As I rode on and on, I felt myself getting back to myself, and to the real purpose of what this trip was about: Immersing myself deeply into Africa, and ALL what it has to offer…. The uncertainty of what lay ahead, became a welcomed, critical piece of this journey, and my adventurous spirit would deal with all that came with that….



I wasn’t sure of what the road to Soyo would be like, as I had confusing feedback from the various people I had asked, some said it was tar the whole way, others said the road was real bad, and the 2007 travel guide I have, said the road was real bad, but was scheduled to be tarred by 2010. I do remember one of the earlier roads, checkpoint police, telling me the road was not good, and just from the way I said it, I stored that in my ‘pessimistic realism’ file, as something to be cautious about….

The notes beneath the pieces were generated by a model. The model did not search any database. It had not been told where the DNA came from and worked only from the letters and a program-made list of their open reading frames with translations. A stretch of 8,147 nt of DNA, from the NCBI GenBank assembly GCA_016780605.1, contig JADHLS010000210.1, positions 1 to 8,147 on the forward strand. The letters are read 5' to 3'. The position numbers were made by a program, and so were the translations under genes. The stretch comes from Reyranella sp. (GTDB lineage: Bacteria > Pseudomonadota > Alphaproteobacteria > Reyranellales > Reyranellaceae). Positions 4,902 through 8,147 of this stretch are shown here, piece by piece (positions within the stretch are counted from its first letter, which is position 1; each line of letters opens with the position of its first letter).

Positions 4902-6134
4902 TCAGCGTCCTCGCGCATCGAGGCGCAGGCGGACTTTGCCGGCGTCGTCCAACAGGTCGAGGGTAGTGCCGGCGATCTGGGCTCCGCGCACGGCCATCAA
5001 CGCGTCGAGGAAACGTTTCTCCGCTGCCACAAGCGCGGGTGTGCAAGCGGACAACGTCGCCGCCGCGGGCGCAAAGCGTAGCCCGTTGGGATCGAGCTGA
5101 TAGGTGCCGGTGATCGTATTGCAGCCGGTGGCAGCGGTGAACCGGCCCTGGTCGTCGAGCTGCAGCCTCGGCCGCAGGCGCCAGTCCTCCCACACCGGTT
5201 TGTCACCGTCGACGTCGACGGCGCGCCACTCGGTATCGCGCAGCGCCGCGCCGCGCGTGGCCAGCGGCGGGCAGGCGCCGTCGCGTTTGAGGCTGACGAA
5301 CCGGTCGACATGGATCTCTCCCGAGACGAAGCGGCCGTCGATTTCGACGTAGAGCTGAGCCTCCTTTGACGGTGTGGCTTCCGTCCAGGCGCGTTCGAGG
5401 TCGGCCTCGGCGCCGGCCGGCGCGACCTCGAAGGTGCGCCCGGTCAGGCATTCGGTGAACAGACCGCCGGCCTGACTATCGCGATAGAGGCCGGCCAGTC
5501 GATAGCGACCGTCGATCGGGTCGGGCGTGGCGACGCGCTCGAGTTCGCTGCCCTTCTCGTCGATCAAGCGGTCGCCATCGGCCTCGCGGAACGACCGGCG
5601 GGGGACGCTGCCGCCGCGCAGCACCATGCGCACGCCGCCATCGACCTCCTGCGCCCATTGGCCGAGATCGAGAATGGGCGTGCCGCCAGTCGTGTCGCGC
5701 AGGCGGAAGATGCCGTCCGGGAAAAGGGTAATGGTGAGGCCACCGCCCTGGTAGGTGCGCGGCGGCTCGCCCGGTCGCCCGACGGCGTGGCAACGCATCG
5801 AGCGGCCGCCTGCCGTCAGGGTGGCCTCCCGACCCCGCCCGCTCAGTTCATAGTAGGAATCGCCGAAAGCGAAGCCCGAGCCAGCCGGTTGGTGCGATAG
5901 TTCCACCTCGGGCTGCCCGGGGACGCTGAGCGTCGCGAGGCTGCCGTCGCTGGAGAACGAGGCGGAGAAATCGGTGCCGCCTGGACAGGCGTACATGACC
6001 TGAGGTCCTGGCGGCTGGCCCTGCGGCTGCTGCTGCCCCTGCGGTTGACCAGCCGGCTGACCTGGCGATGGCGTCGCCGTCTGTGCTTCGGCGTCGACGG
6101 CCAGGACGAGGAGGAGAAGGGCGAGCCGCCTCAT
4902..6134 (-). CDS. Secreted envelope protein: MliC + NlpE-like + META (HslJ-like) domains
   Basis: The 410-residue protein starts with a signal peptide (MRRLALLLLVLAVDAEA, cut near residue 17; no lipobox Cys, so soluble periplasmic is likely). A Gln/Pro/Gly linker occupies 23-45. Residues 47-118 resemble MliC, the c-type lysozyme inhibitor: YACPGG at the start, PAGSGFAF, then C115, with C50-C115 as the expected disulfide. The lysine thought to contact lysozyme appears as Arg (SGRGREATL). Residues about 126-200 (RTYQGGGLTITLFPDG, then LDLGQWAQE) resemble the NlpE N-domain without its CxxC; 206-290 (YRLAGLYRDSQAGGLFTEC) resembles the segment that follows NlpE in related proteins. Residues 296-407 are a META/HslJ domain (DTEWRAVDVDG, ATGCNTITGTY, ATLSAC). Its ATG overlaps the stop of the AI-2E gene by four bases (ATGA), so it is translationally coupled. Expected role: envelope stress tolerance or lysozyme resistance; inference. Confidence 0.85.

The tar lasted up to about 70 kilometres from Luanda when a fairly insignificant sign pointed to a ‘devusio’ (detour) to the Nzeto road, off the main Congo / Luanda road I was on. This was a fair dirt road, and I immediately thought, well this must be it, I have 200+ kilometres of dirt road ahead, just knuckle down and accept the 50 kilometres an hour, road condition, imposed, limit. It was pretty isolated, no villages, and very few vehicles, and I started wondering about, food and water for me, and fuel for the bike….? (In Luanda, I hadn’t quite filled up to the brim, as I usually do.) The infrastructure so far in Angola had been great, but I was heading more remote now, and maybe things aren’t as developed here. These are all the demons that run through one’s mind…. Then 10 kilometres further on, I see a tar road T-junction and spirits rise unexpectedly…. Yeah, I was back on tar, and had tar for a lot of the way to Nzeto.